Vinyl Records and Rare LPs:

Dawn FM
New - LP - B0035096-01
Sealed 2022 2LP Gatefold Original. Custom Sticker On Rear Shrink With Track Listing. ""Blinding Lights" Artistically And Commercially Was So Optimal For Abel Tesfaye That It Quickly Became His Signature Song, And Was Only Two Years Old When Billboard Announced That It Had Rocketed Past Chubby Checker's "The Twist" To Claim The Title Of All-time Number One Hit. For The Follow-up To "Blinding Lights" Parent Album After Hours, Tesfaye Delves Deeper Into The Early- To Mid-'80s Pop Aesthetic. He Resurfaces With A Conceptual Sequel Designed As A Broadcast Heard By A Motorist Stuck In A Purgatorial Tunnel. The Primary Collaborators Are "Blinding Lights" Co-producers Max Martin And Oscar Holter, Plus Fellow After Hours Cohort Daniel Lopatin, Whose Airwaves-themed 2020 Lp Magic Oneohtrix Point Never Was Executive Produced By Tesfaye. Instead Of Scrambled Voices Like Those Heard On The Opn Album, Dawn Fm Features Recurrent Announcements From Jim Carrey As A Serene And Faintly Creepy Character, Or Maybe Himself, Intonating End-of-life Entertainment And Counsel. The Other Unlikely Appearances -- Quincy Jones With A Spoken Autobiographical Interlude, Beach Boy Bruce Johnston Somewhere In The Cocksure "How It's Going" Outlier "Here We Go...again" -- Are Ostentatious. In The Main, This Is A Space For Tesfaye To Fully Indulge His Frantic Romantic Side As His Co-conspirators Whip Up Fluorescent Throwback Euro-pop With Muscle And Nuance. Tesfaye's Almost Fathomless Vocal Facility Elevates Even The Most Rudimentary Expressions Of Co-dependency, Despair, Regret, And Obsession, And He Helps It All Go Down Easier With Station Id Jingles And An Amusingly Hyped-up Ad For "A Compelling Work Of Science Fiction" Called (The) "After Life." The Set Peaks Early With A Sequence Of Dejected Post-disco Jams That Writhe, Percolate, And Chug. Most Of These Songs Surpass The Bulk Of Daft Punk's Similarly Backward-gazing Random Access Memories, Projecting The Same Lust For Life With Underlying Existential Doom As Italo Disco Nuggets Such As Ryan Paris' "Dolce Vita." Toward The End Of That First-half Stretch, Tesfaye Reaffirms His R&b Roots And Affinity For Michael Jackson With A Cut Built From Alicia Myers' 1981 Gospel Boogie Classic "I Want To Thank You." After That, It Slows Down And Stretches Out A Bit To Varying Effect, Dipping Into Japanese City Pop For The Bittersweet And Remorseful "Out Of Time" And Edging Ever So Achingly Toward Latin Freestyle With "Don't Break My Heart." Just Before Carrey's Epilogue, Tesfaye And Company Pick Up The Pace With "Less Than Zero." Rather Than Use The Title As A Prompt To Sink Back Into Detailing Debauchery, Tesfaye Makes The Song This Album's "Scared To Live," A Sentimental Ballad That's Hard To Resist." AMG Review By Andy Kellman. more
Colored Vinyl - New - B0025919-01
Sealed 2017 US 2LP Gatefold, On Translucent Red Vinyl. "The Extent Of The 2015 Weeknd Commercial Rebound, Symbolized By Platinum Certifications For Beauty Behind The Madness And All Four Of Its Singles, Didn't Merely Embolden Abel Tesfaye. On This Follow-Up's Fourth Track, A Blithe Midtempo Cut Where Tesfaye Takes A Swipe At Pretenders While Boasting About Drinking Codeine Out Of One Of His Trophies, The Level Of Success Is A Source Of Amusement. He Notes The Absurdity In Taking A "Kids' Show" Award For "Can't Feel My Face," In Which He Was "Talkin' 'Bout A Face Numbin' Off A Bag Of Blow." The Track Actually Lost To Adele's "Hello," But It Clearly, Somewhat Comically, Reached An Unintended Demographic. It Comes As No Surprise That Tesfaye, On His Third Proper Album, Doesn't Attempt To Optimize The Reach Of His Biggest Hit By Consciously Targeting Youngsters. He Sings Of Being A "Starboy" With Access To A Fleet Of Sports Cars, But He's A "Motherfuckin' Starboy," One Who Is 26 Years Old And Proud To Observe His Woman Snort Cocaine Off His Fancy Table. While Starboy Often Reflects An Increased Opulence In The Personal And Professional Aspects Of Tesfaye's Life -- From More Upscale Pronouns To Expensive Collaborations With The Likes Of Daft Punk (Two) And "Can't Feel My Face" Producers Max Martin And Ali Payami (Four) -- The Dark Moments Of Vulnerability Are Pitch Black. Lines Like "I Switch Up My Cup, I Kill Any Pain" Could Have Come From Tesfaye's Mixtape Debut, Yet There Are New Levels Of Torment. In "Ordinary Life," He Considers Driving Off A Mulholland Drive Cliff, James Dean Style, Wishing He Could Swap Everything For Angel Status. It's Followed With "Nothing Without You," A Ballad Of Toxic Dysfunction. He Asks His Lover If She'd Feel Guilty For Not Answering His Call If He Happened To Die That Night. It's Not All Dread And Depravity. There's Some Sense Of Joy In A One-night Stand, And An Echo Of "Say Say Say" Michael Jackson, On The Luomo-ish House Track "Rockin'." Contrition Is Shown In The Slick Retro-modern Disco-Funk Of "A Lonely Night." Ironically Enough, In The Aching "True Colors," Tesfaye Sounds A Little Insecure About A Lover's Past. The Album's Lighter, Comparatively Sweeter Parts -- The Tears For Fears-Sampling/Romantics-Referencing "Secrets" And The Breezy And Only Slightly Devilish "I Feel It Coming" Among Them -- Are All Welcome Highlights. At 18 Tracks, The Album Is A "Contracted Edition" Playlist Toolkit. The Songwriting Credits List Just Under 40 Composers, And The Productions -- The Majority Of Which Involve Doc Mckinney And/Or Cirkut, Low-Lighted By Maneater Dance-Punk Dud "False Alarm" -- Are Roughly As Variable In Style As They Are In Quality. When Pared Down To Its Ten Best Songs, Starboy Sounds Like Tesfaye's Most Accomplished Work." AMG Review By Andy Kellman. more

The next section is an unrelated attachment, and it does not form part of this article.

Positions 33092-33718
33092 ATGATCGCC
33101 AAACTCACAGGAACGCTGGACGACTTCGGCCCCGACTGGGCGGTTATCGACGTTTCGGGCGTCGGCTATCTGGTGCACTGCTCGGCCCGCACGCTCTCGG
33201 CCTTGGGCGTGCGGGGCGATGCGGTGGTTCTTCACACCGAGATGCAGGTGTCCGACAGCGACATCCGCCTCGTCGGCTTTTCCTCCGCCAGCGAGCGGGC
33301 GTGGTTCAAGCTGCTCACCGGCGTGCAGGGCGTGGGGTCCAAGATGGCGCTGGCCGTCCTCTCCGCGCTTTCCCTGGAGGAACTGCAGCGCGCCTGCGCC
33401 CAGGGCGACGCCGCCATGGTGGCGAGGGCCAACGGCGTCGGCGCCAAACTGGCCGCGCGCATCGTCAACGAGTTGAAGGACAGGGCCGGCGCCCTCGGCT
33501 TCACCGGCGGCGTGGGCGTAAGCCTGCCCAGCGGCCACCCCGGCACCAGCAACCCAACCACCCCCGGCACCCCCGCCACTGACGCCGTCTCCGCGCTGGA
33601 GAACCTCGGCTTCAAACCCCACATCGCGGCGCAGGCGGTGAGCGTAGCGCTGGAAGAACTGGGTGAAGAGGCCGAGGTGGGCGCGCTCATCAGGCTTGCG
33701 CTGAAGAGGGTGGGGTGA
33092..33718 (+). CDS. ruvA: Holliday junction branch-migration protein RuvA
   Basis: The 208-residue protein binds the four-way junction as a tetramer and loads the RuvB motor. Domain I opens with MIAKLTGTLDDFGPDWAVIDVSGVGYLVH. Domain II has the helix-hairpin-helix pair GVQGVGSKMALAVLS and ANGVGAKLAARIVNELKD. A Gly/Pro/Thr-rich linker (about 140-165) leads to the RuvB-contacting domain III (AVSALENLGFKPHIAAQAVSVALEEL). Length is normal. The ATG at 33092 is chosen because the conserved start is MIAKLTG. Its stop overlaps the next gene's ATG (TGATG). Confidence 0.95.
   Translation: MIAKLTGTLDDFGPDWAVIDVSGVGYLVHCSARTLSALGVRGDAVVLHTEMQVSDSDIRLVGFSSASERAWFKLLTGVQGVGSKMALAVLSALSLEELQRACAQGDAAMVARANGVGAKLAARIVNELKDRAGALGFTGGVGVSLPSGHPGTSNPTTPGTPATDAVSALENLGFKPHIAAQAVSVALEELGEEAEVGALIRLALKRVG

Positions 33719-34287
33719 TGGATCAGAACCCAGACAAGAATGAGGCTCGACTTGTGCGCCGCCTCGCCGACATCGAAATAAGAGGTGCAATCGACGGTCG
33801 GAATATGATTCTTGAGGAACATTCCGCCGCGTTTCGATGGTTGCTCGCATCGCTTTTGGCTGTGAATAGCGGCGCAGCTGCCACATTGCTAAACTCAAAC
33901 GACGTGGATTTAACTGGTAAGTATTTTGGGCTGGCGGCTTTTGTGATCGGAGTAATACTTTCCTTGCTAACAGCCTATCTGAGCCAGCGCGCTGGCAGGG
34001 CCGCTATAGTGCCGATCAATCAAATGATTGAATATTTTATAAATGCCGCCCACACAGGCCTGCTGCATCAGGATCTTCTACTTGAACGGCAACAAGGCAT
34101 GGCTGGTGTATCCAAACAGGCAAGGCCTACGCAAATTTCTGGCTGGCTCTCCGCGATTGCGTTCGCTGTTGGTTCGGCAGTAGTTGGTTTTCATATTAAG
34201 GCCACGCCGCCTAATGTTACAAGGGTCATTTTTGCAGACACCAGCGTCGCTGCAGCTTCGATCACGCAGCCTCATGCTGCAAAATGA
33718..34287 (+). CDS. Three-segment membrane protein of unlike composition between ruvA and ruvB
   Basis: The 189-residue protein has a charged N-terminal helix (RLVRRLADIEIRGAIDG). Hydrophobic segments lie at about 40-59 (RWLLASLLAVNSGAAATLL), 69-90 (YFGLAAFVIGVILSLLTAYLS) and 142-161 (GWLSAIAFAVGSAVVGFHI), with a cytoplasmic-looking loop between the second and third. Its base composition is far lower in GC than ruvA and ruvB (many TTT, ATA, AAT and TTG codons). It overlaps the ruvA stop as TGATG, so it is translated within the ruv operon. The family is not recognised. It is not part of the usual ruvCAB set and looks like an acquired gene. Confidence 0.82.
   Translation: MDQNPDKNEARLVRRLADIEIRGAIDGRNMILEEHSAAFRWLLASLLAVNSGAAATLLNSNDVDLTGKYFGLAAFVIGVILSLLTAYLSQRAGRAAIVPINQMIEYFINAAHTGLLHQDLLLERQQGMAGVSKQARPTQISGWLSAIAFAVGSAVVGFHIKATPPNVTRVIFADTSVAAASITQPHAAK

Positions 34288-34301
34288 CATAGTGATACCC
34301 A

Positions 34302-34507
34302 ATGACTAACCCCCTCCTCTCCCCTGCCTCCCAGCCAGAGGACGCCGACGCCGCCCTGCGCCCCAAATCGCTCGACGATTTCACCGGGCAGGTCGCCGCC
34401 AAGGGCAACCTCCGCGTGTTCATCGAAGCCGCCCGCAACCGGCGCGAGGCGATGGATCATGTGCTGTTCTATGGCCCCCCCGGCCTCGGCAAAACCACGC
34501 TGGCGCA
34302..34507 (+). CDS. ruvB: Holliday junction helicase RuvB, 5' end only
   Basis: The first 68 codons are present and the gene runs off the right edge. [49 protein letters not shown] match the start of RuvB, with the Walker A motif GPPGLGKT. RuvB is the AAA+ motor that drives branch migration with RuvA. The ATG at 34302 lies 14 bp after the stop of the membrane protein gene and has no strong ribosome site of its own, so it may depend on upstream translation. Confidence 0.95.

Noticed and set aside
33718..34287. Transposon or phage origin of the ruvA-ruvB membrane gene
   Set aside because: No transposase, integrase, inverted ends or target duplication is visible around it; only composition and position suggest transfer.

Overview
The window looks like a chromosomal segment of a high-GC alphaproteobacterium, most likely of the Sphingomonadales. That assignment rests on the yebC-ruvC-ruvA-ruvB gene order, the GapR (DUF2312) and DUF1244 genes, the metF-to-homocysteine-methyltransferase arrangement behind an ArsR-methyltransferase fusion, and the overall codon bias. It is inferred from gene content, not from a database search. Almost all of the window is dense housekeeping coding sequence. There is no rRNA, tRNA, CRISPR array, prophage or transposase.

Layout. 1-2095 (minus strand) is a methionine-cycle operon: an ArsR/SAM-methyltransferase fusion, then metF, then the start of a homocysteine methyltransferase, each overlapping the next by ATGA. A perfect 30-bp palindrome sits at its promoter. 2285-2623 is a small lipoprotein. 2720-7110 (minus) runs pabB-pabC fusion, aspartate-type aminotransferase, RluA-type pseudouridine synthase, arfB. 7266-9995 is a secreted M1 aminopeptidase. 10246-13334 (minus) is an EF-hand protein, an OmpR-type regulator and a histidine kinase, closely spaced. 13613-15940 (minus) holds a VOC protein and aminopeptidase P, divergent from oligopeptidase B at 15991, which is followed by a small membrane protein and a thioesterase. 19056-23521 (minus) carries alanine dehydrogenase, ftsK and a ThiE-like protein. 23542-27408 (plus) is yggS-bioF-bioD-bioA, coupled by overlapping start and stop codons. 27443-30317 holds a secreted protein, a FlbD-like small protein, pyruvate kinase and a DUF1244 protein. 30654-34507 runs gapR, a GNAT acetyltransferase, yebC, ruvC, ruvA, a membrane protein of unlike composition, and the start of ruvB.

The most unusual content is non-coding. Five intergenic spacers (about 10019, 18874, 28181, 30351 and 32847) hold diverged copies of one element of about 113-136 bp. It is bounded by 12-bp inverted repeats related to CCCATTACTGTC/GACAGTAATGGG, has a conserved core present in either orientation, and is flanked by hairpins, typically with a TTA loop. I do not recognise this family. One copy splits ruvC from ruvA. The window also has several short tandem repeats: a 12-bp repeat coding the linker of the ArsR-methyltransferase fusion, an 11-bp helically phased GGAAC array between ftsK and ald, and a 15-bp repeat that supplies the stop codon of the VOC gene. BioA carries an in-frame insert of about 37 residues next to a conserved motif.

The Highlights
Colored Vinyl - New - B0033675-01
Sealed 2021 2LP Gatefold Compilation Pressed On "Clear Sparkle" Vinyl. more

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